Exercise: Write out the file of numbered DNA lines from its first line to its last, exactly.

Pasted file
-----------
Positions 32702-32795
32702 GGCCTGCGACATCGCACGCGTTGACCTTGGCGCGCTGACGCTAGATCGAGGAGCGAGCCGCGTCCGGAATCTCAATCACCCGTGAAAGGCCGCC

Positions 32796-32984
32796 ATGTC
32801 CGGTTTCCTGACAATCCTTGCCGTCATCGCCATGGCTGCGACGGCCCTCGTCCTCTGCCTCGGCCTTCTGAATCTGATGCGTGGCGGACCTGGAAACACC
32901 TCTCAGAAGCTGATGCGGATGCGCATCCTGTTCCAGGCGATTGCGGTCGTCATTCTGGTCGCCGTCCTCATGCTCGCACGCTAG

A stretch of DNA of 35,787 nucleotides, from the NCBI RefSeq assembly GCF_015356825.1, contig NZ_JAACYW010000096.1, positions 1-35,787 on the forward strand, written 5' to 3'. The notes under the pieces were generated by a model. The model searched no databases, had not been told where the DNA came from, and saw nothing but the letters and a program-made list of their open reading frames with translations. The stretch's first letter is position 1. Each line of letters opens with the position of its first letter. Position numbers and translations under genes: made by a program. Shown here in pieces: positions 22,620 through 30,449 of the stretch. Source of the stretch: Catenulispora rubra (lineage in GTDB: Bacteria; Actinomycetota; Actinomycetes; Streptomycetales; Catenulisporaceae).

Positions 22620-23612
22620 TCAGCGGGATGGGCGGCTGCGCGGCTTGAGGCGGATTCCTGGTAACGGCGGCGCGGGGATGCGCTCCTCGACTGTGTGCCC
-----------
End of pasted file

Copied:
Positions 32702-32795
32702 GGCCTGCGACATCGCACGCGTTGACCTTGGCGCGCTGACGCTAGATCGAGGAGCGAGCCGCGTCCGGAATCTCAATCACCCGTGAAAGGCCGCC

Positions 32796-32984
32796 ATGTC
32801 CGGTTTCCTGACAATCCTTGCCGTCATCGCCATGGCTGCGACGGCCCTCGTCCTCTGCCTCGGCCTTCTGAATCTGATGCGTGGCGGACCTGGAAACACC
32901 TCTCAGAAGCTGATGCGGATGCGCATCCTGTTCCAGGCGATTGCGGTCGTCATTCTGGTCGCCGTCCTCATGCTCGCACGCTAG

A stretch of DNA of 35,787 nucleotides, from the NCBI RefSeq assembly GCF_015356825.1, contig NZ_JAACYW010000096.1, positions 1-35,787 on the forward strand, written 5' to 3'. The notes under the pieces were generated by a model. The model searched no databases, had not been told where the DNA came from, and saw nothing but the letters and a program-made list of their open reading frames with translations. The stretch's first letter is position 1. Each line of letters opens with the position of its first letter. Position numbers and translations under genes: made by a program. Shown here in pieces: positions 22,620 through 30,449 of the stretch. Source of the stretch: Catenulispora rubra (lineage in GTDB: Bacteria; Actinomycetota; Actinomycetes; Streptomycetales; Catenulisporaceae).

Positions 22620-23612
22620 TCAGCGGGATGGGCGGCTGCGCGGCTTGAGGCGGATTCCTGGTAACGGCGGCGCGGGGATGCGCTCCTCGACTGTGTGCCC